The UK foreign minister has warned that an independent Scotland would lose diplomatic clout. Scots vote in a September 18 referendum that could end 307 years of union with England.
The union is "greater than the sum of its parts," Hague said in a speech Friday in Glasgow, announcing a UK government analysis of the potential impact of Scottish secession on foreign affairs. The Conservative foreign minister also called unlikely the Scottish government's claim that it could engineer a "seamless transition" to full membership in the European Union.
"I feel deeply that what is at stake this year is not only Scotland's future but all our future, because Scotland leaving the United Kingdom would diminish us all," Hague said.
Hague warned that European Commission President Jose Manuel Barroso and European Council President Herman Van Rompuy have indicated that Scotland would have to reapply for EU membership. He said that should the independent Scotland succeed in rejoining the EU, it may have to adopt the euro as its currency and join the passport-free Schengen zone, which allows for seamless travel between most countries in the bloc - with the exception of the United Kingdom. Independence advocates say they want to keep the pound as the country's currency and remain in the EU and NATO if the country votes to separate.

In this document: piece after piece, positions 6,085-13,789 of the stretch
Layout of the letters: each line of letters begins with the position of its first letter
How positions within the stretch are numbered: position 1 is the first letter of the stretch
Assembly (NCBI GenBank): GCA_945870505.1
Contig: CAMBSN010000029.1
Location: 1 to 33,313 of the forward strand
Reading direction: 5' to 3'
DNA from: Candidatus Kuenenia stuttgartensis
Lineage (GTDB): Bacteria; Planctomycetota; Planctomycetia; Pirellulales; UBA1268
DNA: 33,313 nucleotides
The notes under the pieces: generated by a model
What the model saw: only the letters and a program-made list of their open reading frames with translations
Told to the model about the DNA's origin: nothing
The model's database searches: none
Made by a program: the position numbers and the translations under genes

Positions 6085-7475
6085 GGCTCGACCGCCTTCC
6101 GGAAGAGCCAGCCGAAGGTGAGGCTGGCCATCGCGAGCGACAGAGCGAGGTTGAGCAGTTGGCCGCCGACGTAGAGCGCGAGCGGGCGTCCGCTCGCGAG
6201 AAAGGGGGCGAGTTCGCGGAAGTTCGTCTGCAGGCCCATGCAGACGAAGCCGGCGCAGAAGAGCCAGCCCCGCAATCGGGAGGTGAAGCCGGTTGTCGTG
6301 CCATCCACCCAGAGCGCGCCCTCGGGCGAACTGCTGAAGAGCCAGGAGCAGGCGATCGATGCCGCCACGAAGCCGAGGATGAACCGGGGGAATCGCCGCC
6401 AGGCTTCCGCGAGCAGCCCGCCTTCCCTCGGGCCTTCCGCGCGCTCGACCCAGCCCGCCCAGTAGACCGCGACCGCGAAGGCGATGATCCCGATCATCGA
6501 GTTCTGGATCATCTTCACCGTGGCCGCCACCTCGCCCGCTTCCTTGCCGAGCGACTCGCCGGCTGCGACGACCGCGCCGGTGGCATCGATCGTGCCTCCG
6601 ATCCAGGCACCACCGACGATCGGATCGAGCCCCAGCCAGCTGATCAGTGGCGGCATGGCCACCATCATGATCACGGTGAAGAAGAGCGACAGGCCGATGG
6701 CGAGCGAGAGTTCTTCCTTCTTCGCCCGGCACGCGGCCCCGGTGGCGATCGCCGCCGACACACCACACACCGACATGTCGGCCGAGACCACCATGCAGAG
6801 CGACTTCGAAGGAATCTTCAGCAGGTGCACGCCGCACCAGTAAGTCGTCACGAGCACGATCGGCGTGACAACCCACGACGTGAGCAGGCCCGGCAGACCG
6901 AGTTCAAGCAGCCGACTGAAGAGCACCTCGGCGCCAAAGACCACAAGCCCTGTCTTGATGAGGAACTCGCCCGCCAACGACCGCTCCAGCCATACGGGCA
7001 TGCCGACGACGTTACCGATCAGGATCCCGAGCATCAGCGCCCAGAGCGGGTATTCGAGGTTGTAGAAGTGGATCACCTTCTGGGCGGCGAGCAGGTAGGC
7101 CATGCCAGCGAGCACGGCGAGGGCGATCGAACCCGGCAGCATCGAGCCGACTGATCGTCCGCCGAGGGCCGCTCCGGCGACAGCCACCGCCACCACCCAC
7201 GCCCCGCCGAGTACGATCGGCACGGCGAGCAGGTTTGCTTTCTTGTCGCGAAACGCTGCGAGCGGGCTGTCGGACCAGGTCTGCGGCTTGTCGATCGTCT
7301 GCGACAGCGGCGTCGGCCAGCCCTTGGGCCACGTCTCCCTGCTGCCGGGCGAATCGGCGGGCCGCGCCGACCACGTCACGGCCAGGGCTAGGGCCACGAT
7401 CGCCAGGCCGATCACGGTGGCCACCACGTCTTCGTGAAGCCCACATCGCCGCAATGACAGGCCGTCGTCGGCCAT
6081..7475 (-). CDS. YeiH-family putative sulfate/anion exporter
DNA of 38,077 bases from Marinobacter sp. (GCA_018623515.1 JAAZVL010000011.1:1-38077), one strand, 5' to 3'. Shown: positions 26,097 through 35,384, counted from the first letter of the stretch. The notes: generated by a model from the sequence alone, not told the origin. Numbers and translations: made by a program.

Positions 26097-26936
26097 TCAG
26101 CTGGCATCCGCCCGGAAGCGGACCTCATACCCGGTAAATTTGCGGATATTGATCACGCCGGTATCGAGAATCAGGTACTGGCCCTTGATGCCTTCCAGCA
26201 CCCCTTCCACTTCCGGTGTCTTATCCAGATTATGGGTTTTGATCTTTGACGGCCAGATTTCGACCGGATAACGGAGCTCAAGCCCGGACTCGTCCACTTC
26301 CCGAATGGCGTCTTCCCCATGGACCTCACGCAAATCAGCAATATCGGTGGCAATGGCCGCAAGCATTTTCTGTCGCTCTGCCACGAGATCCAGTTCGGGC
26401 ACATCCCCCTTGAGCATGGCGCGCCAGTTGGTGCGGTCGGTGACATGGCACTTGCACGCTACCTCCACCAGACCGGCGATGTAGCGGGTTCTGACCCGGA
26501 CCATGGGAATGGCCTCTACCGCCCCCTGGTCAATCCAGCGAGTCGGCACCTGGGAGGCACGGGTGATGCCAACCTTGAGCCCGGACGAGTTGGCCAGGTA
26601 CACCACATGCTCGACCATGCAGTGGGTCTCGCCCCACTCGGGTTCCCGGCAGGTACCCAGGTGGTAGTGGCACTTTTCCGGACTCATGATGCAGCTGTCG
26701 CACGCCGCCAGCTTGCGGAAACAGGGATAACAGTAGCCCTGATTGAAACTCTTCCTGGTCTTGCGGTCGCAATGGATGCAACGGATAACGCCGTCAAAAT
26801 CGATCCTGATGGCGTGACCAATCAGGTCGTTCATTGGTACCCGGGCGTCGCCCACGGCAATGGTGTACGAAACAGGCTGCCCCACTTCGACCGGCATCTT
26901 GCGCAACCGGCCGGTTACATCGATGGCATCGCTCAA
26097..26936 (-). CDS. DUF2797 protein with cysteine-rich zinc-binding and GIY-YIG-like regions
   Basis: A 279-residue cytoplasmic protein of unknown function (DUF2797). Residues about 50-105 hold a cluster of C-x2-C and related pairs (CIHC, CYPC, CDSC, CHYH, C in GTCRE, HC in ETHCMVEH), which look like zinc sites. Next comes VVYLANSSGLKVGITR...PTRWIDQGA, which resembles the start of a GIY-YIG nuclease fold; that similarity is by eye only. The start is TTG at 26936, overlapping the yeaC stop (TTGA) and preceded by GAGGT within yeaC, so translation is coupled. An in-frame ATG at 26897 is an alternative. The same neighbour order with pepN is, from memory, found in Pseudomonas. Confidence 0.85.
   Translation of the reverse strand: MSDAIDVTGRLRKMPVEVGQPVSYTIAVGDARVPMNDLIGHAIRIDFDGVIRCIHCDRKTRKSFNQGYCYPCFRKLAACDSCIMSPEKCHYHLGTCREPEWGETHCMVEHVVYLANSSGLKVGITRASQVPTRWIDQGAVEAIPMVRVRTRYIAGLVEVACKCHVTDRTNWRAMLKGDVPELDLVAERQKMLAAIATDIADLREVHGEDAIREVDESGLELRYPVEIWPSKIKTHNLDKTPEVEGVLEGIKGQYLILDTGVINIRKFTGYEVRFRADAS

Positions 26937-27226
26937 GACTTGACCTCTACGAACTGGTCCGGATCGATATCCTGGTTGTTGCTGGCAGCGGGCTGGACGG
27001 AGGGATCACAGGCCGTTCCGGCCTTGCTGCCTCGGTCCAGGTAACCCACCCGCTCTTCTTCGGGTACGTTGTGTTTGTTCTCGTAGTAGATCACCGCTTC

Voters will make their decision on September 18. Independence would take effect in March 2016.
Scotland's deputy first minister, Nicola Sturgeon, rejected Hague's arguments as "an example of the same old hypocritical Tories lecturing Scotland on why we shouldn't be taking decisions ourselves." Sturgeon, the second in command to Alex Salmond of the Scottish National Party, added that a proposed referendum on UK's leaving the European Union "could see Scotland out of the EU even if we vote to stay in."
"More than ever Scotland needs direct representation in Europe so we can protect and promote Scotland's interests," said Sturgeon, who also wrote an open letter to Hague challenging him to answer 12 questions about the analysis he presented on Friday.
Among the country's four main parties, the Scottish National Party has campaigned for independence. The Conservatives, Labour and the Liberal Democrats oppose the measure. Opinion polls show that the independence movement has the support of only a third of voters, but anti-separatist campaigners have warned against complacency as about 15 percent of Scots remain undecided.
mkg/dr (Reuters, AFP, dpa, AP)
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